Leiomyosarcomas are tumors that arise from smooth muscle and are found as firm, white, lobulated masses in any part of the gastrointestinal tract from the esophagus to the rectum They also are found to originate in the spleen and genitourinary tract. Benign lesions are usually small, localized, and encapsulated, with cells resembling normal intestinal smooth muscle. Many leiomyomas can occur within the gastrointestinal tract and have been associated with chronic blood loss. Tumors affecting the vagina or vulva are usually pedunculated and will often protrude from the vulva.

Leiomyosarcomas commonly arise in the retroperitoneal space, the spleen, or the gastrointestinal tract. They tend to be highly aggressive and can metastasize widely. Splenic leiomyosarcomas may commonly show leukocytosis (> 17,000 WBC/mm3), anemia, and a large splenic mass.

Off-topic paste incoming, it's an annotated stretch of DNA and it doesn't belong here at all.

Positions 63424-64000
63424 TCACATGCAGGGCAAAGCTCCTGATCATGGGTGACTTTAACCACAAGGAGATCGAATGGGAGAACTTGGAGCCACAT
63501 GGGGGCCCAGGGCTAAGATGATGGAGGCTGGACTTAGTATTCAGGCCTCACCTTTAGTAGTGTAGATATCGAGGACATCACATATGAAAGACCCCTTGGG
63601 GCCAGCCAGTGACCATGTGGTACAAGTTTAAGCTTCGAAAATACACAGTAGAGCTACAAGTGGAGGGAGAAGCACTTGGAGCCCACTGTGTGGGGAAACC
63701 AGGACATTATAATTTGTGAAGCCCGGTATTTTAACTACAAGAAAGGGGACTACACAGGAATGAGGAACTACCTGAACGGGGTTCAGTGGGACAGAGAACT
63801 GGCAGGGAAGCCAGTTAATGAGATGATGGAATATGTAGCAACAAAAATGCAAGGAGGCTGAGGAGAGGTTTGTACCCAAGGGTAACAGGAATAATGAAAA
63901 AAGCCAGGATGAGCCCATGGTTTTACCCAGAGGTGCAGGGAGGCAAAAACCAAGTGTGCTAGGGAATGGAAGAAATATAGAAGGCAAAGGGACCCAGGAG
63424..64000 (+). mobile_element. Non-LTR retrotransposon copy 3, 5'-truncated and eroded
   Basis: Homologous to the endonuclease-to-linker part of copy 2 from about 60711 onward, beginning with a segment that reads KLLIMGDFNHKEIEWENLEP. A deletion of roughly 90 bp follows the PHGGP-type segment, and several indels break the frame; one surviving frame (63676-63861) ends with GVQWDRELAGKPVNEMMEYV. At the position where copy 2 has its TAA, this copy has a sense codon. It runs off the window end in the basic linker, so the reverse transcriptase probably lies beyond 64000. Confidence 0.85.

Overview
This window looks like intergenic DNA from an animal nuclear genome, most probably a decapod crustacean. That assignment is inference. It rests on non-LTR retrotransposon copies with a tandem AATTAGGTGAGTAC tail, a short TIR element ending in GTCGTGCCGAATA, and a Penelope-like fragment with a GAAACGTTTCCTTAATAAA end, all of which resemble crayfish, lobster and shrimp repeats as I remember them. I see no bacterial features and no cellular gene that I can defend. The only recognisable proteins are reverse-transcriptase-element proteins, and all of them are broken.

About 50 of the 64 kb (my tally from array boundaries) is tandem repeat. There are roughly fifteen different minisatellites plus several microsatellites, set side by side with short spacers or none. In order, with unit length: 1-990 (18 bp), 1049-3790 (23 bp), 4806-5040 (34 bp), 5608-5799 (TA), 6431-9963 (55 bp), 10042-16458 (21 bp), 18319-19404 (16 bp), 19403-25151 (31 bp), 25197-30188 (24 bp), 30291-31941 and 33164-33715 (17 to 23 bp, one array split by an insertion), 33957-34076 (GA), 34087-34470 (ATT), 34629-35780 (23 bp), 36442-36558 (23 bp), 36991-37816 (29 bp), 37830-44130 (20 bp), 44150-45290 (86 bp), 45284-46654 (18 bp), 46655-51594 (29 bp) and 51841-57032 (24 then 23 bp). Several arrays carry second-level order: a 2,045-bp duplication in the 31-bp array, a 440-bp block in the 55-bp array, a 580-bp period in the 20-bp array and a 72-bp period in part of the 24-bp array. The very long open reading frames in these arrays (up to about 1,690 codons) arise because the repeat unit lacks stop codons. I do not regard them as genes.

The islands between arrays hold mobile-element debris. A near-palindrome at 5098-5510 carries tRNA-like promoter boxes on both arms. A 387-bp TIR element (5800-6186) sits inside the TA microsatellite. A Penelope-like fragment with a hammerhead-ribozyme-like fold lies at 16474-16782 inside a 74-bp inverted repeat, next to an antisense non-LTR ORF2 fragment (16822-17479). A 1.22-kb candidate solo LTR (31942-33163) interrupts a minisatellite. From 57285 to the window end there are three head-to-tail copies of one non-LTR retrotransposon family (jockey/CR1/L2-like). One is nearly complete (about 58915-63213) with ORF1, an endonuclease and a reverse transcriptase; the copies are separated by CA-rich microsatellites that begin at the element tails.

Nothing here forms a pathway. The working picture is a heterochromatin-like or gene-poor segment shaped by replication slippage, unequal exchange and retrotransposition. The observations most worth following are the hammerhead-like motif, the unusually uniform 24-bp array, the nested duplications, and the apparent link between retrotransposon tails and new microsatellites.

Malignant Fibrous Histiocytoma

Malignant fibrous histiocytomas (MFHs) are uncommon tumors and are characterized as primitive, pleomorphic sarcoma with partial fibroblastic and histiocytic differentiation. This group of sarcomas have also been labeled as giant cell fascial sarcoma, epithelioid sarcoma, malignant histiocytoma, reticulum cell sarcoma, and giant cell tumor. They may be confused with fibrosarcoma or extraskeletal osteosarcoma. This neoplasm should not be confused with malignant histiocytosis or systemic histiocytosis. MFHs are usually firm and invasive tumors arising in the subcutis and rarely metastasize. They are most commonly seen in middle-aged animals, with an average age of 9 years. These tumors seem to have the same biologic behavior in the cat as the dog, that is, invasive, high recurrence and low metastatic potential. The dorsal thoracic and scapular areas are the most common sites for MFH.